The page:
The key political battleground of employment will flare up today as David Cameron meets 20 leading multinational companies which have pledged to create jobs in Britain, and Labour mounts a campaign attacking the Coalition on youth unemployment.
Ed Miliband is warning that thousands of young people face a "looming gap" when they look for help to find work because of the Coalition's plans to scrap the Future Jobs Fund.
"This decision to betray young people is not just unfair; it is the wrong long-term economic judgement for our country," he is expected to say at a press conference today.
But Mr Cameron counters that 300,000 private-sector jobs have been created in the past six months and he has plans to unveil more job pledges today. He hopes that by enlisting the support of large companies, such as McDonald's, Shell and Toyota, the Government will appear pro-active in delivering jobs.
The Prime Minister also gave warning yesterday that trade unions that strike over public-sector job cuts would find they would not be able to "push anyone around". Speaking on the BBC, he said the Government was ready to talk about the impact of cuts but would not be forced into changing tack. "Striking is not going to achieve anything and the trade unions need to know they are not going to be able to push anyone around by holding this strike or that strike or even a whole lot of strikes together – they can forget it," he said.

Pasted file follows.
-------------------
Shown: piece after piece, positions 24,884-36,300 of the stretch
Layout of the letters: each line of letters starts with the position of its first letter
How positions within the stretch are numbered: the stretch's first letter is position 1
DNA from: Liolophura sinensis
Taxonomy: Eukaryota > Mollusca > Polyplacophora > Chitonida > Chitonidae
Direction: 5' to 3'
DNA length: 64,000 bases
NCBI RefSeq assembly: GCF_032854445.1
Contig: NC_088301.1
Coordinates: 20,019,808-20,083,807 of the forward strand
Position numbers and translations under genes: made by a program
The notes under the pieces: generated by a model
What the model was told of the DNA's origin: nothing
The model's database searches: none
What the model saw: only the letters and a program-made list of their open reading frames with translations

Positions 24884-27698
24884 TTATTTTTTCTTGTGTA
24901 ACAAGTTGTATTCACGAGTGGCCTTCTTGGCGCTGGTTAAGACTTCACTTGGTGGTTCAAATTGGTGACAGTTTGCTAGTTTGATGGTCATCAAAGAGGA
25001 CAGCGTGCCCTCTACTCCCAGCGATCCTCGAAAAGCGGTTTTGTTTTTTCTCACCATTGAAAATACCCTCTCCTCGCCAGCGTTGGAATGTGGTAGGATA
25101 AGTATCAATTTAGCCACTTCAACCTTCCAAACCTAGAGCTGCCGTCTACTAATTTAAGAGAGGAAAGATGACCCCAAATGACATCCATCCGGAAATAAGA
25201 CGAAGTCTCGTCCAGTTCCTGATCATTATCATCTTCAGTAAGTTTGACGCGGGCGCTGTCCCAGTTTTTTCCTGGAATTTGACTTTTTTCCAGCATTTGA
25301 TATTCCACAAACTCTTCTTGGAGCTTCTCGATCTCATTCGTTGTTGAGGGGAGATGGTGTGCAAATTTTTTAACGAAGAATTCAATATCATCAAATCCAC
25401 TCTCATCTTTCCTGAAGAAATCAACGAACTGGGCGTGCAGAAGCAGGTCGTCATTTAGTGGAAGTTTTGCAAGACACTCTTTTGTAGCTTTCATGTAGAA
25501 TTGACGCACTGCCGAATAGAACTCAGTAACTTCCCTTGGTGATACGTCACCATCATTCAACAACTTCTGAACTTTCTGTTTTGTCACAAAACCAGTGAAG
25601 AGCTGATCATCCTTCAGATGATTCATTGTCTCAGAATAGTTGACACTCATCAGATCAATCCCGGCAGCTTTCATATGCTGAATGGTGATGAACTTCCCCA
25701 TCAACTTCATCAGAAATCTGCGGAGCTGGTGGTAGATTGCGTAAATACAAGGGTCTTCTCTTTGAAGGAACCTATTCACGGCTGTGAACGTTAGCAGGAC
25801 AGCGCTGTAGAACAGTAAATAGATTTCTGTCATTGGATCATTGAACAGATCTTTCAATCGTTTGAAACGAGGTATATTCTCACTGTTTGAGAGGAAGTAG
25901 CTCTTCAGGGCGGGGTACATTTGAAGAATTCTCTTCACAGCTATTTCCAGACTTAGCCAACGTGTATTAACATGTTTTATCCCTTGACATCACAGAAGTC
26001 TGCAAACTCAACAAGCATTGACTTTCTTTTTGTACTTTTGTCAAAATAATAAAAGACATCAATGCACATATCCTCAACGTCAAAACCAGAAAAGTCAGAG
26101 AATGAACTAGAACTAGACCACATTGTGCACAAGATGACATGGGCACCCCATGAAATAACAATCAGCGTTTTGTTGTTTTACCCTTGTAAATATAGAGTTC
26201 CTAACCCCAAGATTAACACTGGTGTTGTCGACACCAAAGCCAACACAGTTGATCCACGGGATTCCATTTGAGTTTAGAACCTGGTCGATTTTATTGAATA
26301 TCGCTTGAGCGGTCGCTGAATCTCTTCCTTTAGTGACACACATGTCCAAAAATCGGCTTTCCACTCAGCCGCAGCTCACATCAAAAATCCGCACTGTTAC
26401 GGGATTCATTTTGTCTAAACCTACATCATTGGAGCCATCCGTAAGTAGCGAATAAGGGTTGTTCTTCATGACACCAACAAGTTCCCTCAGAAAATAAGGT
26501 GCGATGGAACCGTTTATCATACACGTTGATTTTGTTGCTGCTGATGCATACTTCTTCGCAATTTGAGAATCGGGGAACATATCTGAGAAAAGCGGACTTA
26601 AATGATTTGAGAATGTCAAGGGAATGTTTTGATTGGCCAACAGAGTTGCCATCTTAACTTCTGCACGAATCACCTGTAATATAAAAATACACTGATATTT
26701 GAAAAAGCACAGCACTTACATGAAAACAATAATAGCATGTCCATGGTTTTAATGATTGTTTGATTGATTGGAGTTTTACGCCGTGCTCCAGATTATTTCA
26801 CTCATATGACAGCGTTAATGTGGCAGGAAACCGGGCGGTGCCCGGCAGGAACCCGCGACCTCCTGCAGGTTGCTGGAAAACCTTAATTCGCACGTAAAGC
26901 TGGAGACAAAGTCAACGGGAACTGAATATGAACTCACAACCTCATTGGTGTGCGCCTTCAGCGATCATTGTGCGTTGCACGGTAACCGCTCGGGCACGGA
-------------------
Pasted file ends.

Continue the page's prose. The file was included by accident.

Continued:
"This is a very strong Government, it has got a strong majority, I believe the public is right behind the approach that we are taking, and people need to know that we will not change course because one union or another union wants to kick off.
"We will talk to them," he added. "All of the previous Government's mechanisms for talking to the unions about issues in the public sector are all there. But if they think they can push around by striking – think again."Reuse content